we would come together to uh to interact
you know the the university was really
good about sponsoring us to go out to
some of those conferences uh that are
nationwide so that we were able to
really collaborate within each other at
uop but then also do some more
networking with a lot of the
universities that were nearby
great to your knowledge does that um
society still exist
yes nesbi is still going strong
uh so i actually was just at uop a
couple of weeks ago and i ran into
another student who was part of an sb
and we exchanged our little linkedin
profiles and such because i definitely
want to try to keep the ear to the
ground on how those guys are doing and
support it if they ever need any help oh
wow so then again the comparison you
didn’t there was a handful um when you
were around
now do do you know if there’s any more
if the class and size has increased as
african-american involvement in police
let’s just say you know i i talked to a
couple of friends it sounds like it’s
pretty much the same
as uh as when i was a student there so
there i know definitely there’s a lot of
initiatives that are are going on to
increase the inclusion and diversity
side of things so uh that’s something
that i’m definitely looking to get more
involved with eop in the uh the next
coming uh months and uh and year ahead
well that’s great i like the connection
that even though you’ve left you still
feel that you’re part of the uh pacific
family and then specifically like you
say with the nsbe um association there
that’s great
um as an african american male
did you ever experience
any bias to your knowledge
you know what um
i have to say that i didn’t really feel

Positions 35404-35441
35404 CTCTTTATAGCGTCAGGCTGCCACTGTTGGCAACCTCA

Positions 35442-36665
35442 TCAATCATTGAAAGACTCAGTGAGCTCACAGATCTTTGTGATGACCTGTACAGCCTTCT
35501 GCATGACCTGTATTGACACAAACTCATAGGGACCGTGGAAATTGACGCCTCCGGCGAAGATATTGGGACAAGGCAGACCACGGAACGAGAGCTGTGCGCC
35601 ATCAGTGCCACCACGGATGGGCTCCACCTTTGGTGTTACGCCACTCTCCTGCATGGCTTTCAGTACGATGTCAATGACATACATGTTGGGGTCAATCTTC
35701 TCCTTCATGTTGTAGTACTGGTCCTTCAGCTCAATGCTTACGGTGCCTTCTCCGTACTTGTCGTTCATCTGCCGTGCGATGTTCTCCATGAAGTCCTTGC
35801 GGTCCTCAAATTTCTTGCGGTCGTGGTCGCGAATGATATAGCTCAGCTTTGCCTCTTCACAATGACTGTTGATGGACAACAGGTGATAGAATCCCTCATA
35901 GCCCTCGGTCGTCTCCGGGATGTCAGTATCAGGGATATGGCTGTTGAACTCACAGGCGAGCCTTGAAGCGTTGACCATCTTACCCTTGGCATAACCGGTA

like i experienced direct bias but what
i felt like was uh was something along
those lines is that i would sit
sometimes in my engineering class and
you know be introduced to say one of the
tools like the oscilloscope and it’s
just like a really uh
hard effort to ramp up on using that
oscilloscope and i would just sit there
and wonder so it’s like why is the
student next to me just flying through
this and i was just like man how are you
picking this up so fast and he’s like oh
my mom and dad are engineers and they
have oscilloscopes in the garage i’m
just like well that that explains a lot
because my dad was a bus driver
you know i think
from us
from a community standpoint you know
maybe the african-american community
doesn’t get exposed to things as early
as some of the other cultures that we
interact with and that can kind of
affect you but
we have to make sure that we overcome
you know imposter syndrome if it tries
to crop up and make sure that you know
it doesn’t matter i i got accepted into
this university i have what it takes
yeah i may
need a little bit more time to ramp up